High Efficiency Halogen Lamps Are a Better Energy Efficient Lighting Option For Recessed Downlights

High Efficiency Halogen Lamps Are a Better Energy Efficient Lighting Option For Recessed Downlights


For many homeowners, especially those with children, the kitchen is the most lived-in room in the house. It’s a gathering place, a workspace, a study area, an entertainment Deep recessed downlight

venue and of course, a room in which to enjoy meals together. Thus, it’s not uncommon for kitchen lights to be switched on for four or more hours per day. This presents a legitimate opportunity to save money and reduce air pollution and landfill waste by switching to energy-efficient lighting solutions.

As a source of both ambient and task light, recessed downlights (“cans”) are widely used in American kitchens. These fixtures push light down and away to light an area and a work surface at the same time. To enable the homeowner to add ambience, they’re often controlled by a dimmer switch.

For homeowners motivated to make a small investment to reduce their electricity use and/or carbon footprint, a simple light bulb retrofit in their existing kitchen fixtures is a smart and easy strategy. Simply remove the existing high wattage (commonly 65-90 watts) bulbs, and insert lower wattage eco-friendly lamps which yield equivalent light output (lumens). But since there are two types of lower cost energy-efficient lighting options from which to choose, which is preferable in this application?

High-Efficiency Halogen Lamps Beat Compact Fluorescent Lamps

We’ve looked at this question from many angles and have concluded that screw-in (self-ballasted) CFL reflector lamps, for many the obvious choice, are an inferior, energy-efficient lighting solution. Very few consumers are familiar with the new high-efficiency halogen lamps (“HEH”) which have hit the market in the last few years. The best of these models already exceed the energy efficiency requirements for incandescent reflector lamps scheduled to take effect in July 2012.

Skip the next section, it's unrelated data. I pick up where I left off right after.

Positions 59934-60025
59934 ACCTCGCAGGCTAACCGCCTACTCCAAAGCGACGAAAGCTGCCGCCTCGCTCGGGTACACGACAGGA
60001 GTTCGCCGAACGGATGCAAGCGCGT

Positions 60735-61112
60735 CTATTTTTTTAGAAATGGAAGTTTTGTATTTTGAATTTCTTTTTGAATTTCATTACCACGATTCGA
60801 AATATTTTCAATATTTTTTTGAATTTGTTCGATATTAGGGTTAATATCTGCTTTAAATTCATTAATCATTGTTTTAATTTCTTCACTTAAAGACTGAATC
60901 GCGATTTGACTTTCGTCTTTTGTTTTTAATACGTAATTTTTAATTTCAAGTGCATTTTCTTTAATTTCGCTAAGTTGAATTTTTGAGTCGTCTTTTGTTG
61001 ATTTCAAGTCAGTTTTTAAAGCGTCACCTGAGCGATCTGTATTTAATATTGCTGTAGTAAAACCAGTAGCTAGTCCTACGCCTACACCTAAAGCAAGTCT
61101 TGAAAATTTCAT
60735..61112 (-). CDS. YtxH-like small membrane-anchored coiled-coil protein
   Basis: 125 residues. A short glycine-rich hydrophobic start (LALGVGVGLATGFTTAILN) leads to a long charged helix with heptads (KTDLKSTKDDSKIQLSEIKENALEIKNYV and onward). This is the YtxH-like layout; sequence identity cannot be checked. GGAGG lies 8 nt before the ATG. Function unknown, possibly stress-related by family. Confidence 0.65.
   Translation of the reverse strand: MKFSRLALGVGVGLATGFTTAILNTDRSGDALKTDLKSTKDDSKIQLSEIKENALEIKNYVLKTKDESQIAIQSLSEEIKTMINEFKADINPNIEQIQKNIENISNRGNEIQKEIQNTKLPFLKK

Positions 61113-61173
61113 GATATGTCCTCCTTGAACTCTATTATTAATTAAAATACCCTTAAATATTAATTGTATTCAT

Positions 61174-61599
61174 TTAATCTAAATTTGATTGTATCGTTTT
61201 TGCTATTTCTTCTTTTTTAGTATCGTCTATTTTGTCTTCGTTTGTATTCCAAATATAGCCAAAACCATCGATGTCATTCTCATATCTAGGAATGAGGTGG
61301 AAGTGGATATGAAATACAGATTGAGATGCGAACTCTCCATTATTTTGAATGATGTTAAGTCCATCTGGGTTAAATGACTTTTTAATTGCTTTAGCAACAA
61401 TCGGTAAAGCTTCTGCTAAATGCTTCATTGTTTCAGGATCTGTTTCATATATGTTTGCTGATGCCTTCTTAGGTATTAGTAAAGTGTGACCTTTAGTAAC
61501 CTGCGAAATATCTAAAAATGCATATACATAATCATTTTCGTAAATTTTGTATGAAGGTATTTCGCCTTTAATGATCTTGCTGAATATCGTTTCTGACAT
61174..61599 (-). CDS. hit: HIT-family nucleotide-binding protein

Here, we cite nine reasons why we believe high-efficiency halogen lamps, controlled by a pre-set dimmer switch, offer overall superior, energy-efficient lighting value to CFLs starting with the most important factor for electric light sources, whether energy efficient or not: light characteristics.

Reason 1 – Great Light:

Halogen light is legendary for being white, bright, crisp, and punchy and making colors appear vivid.

The light cast by CFL reflectors, while typically warm white, is average at best.

Reason 2 – Superior Illuminance:

“Illuminance” describes the amount of light on a horizontal surface, measured in “foot candles.”

High-efficiency halogen lamps, especially those with a PAR (Parabolic Aluminized Reflector) configuration, throw concentrated light downwards measurably better than CFL reflectors.

The result? Much more artificial light where it’s needed.


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